10/26/2016 8:30:00 AM
SUNY Poly Professors Awarded $3.5M by National Institutes of Health for Cutting-Edge Cancer-Related Research
Two separate NIH grants support SUNY Poly NanoBioscience research targeting earlier detection of cancer and more effective treatment
Albany, NY – SUNY Polytechnic Institute (SUNY Poly) has been selected to receive more than $3.5 million in federal funding by the National Institutes of Health (NIH) for advanced nanobioscience-related research that could help to identify how specific RNA mechanisms and human enzymes interact with environmental toxicants, and then explore ways to use them to deduce early signs of cancer development and as possible targets for treatment. SUNY Poly Associate Professor of Nanobioscience Dr. Thomas Begley will receive nearly $1.7M over five years for the RNA signaling-focused research, and SUNY Poly Professor of Nanobioscience Dr. Xinxin Ding’s research will receive more than $1.8M over the same time period, focusing on respiratory tract enzymes that can play a role in lung cancer. The funding for this next-generation research will also support leading-edge educational opportunities for nanobioscience students at SUNY Poly.
“On behalf of SUNY Poly, I am thrilled to congratulate Professors Thomas Begley and Xinxin Ding for receiving these prestigious federal grants, and I eagerly await the results of their research that could pave the way for better disease diagnosis and treatment,” said SUNY Poly Senior Vice President and Chief Operating Officer Dr. Robert Geer. “The selection of SUNY Poly research for federal funding from the NIH highlights SUNY Poly’s top tier faculty and capabilities which enable an innovative hands-on, health-focused education.”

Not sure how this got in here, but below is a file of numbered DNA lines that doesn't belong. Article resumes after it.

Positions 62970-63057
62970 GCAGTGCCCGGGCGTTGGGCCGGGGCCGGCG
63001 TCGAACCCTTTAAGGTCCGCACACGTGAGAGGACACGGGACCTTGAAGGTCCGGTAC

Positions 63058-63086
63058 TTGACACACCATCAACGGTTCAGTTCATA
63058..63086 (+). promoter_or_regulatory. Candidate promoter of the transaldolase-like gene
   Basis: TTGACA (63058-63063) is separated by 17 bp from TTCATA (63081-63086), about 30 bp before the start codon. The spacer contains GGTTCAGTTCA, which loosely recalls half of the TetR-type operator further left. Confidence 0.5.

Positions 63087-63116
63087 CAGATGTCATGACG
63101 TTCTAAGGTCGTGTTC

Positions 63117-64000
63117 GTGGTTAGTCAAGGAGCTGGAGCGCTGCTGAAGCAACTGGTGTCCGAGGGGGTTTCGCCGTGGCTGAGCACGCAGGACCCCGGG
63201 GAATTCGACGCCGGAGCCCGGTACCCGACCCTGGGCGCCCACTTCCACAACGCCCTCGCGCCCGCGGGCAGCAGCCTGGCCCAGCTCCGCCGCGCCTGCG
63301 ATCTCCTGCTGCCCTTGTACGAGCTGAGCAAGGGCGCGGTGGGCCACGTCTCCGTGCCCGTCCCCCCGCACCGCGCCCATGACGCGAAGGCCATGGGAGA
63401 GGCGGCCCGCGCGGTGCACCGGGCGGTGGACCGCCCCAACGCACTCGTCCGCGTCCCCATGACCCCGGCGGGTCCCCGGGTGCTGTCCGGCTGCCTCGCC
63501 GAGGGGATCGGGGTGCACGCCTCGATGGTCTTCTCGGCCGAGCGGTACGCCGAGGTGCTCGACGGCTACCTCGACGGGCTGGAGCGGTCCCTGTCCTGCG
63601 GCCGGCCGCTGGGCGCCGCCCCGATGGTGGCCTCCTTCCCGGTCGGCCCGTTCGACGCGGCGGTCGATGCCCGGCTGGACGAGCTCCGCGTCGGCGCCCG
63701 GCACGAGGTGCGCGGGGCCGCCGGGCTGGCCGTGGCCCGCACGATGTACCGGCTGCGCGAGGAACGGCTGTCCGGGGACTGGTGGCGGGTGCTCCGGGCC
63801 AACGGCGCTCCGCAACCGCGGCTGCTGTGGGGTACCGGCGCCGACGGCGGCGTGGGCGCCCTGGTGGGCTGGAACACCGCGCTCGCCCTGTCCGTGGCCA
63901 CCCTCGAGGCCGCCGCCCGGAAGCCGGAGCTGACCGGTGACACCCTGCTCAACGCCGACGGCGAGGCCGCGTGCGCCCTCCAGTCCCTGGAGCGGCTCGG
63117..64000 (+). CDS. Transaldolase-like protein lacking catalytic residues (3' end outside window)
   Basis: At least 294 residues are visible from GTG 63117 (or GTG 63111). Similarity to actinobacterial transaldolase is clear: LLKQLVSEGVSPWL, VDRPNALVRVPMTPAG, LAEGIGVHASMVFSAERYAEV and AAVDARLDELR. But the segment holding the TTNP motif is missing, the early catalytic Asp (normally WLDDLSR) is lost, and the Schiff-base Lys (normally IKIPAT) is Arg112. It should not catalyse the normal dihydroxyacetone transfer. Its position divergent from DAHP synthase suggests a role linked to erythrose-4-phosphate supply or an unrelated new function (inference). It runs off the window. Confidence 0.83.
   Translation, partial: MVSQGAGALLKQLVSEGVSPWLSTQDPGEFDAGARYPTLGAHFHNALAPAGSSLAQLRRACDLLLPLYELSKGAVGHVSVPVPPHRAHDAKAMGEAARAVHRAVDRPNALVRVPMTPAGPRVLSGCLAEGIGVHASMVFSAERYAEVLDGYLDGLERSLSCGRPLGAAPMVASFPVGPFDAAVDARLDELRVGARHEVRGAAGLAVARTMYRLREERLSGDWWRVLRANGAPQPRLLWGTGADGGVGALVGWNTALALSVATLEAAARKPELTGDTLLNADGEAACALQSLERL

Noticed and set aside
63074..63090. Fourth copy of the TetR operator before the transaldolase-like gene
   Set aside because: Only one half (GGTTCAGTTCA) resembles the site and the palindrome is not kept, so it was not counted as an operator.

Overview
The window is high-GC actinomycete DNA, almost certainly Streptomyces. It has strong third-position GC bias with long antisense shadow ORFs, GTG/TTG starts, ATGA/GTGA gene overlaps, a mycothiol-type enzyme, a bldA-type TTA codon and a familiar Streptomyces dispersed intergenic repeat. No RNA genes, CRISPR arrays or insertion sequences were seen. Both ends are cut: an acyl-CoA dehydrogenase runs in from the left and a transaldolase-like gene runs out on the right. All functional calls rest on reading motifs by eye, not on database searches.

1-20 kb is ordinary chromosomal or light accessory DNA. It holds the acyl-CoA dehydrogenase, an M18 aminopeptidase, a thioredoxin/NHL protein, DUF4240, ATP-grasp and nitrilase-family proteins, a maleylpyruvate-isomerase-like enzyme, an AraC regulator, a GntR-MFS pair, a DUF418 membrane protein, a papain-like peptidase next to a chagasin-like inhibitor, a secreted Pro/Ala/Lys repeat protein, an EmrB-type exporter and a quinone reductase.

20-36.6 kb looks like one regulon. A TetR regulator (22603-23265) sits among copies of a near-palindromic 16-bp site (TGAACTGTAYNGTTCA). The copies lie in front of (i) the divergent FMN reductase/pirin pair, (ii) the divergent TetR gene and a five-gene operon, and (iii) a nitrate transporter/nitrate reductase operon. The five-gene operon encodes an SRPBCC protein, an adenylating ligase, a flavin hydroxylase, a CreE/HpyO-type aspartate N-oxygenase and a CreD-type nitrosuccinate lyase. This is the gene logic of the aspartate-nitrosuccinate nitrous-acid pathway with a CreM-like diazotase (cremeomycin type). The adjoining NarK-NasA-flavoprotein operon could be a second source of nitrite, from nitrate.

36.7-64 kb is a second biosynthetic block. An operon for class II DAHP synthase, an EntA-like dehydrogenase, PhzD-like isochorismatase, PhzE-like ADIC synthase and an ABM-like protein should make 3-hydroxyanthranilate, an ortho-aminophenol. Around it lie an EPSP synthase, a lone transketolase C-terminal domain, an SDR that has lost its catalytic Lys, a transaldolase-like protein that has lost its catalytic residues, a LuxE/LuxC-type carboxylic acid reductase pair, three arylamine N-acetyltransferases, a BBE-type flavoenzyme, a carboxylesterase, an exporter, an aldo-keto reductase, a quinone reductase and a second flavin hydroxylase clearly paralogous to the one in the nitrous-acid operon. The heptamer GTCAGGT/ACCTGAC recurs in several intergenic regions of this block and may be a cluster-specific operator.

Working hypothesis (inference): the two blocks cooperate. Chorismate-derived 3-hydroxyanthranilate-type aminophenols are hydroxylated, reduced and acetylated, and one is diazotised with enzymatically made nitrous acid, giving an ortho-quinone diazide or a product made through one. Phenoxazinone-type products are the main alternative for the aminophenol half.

“This is yet another testament to the high level of critical research that is conducted by SUNY Poly faculty, and I congratulate Drs. Begley and Ding on their well deserved recognition from the National Institutes of Health,” said SUNY Poly Provost Dr. William Durgin. “We are thrilled that these awards will offer research opportunities for SUNY Poly students, providing them first-hand experience working on some of the most important and challenging health-related problems of our time.”
“I congratulate both Dr. Begley and Dr. Ding for their nanobioscience-based studies that exemplify how the research conducted at SUNY Poly can help us to better understand how humans interact with their environment and respond to toxins, potentially leading to improved ways to tackle diseases such as cancer,” said SUNY Poly Dean of the College of Nanoscale Sciences Dr. Alain Diebold. “These NIH grants will also allow our students to work at the cutting edge intersection of nanotechnology and bioscience to shed light on the mechanisms that drive cancer growth and the ways in which we can stop them.”
The National Institute of Environmental Health Sciences selected Dr. Begley, who also holds the position of SUNY Poly Associate Vice President and Director of the Systems Toxicology Laboratory, for the funding that will support research detailing how certain parts of cells work. The goal is to figure out how environmental stress can impact cells and promote disease, with Dr. Begley’s research team investigating new signaling pathways that promote changes to RNA that, in turn, impact a cell’s “decision” to live or die when it contacts environmental toxins. This research could eventually lead to new targets for cancer therapeutics, and it could pinpoint ways in which RNA modification systems can be used to better assess cancer risk, for example.
Dr. Begley’s research grant will leverage SUNY Poly’s state-of-the-art resources related to cell imaging, molecular analysis, and cell culture, and it will enable collaboration between scientists at SUNY Poly, Massachusetts Institute of Technology (MIT), and the Lovelace Respiratory Institute. The NIH grant will be used to support graduate and post doctoral students at SUNY Poly as the research team develops new computational approaches to study gene expression, further bolstering SUNY Poly’s educational offerings which focus on providing relevant, real-world research experience.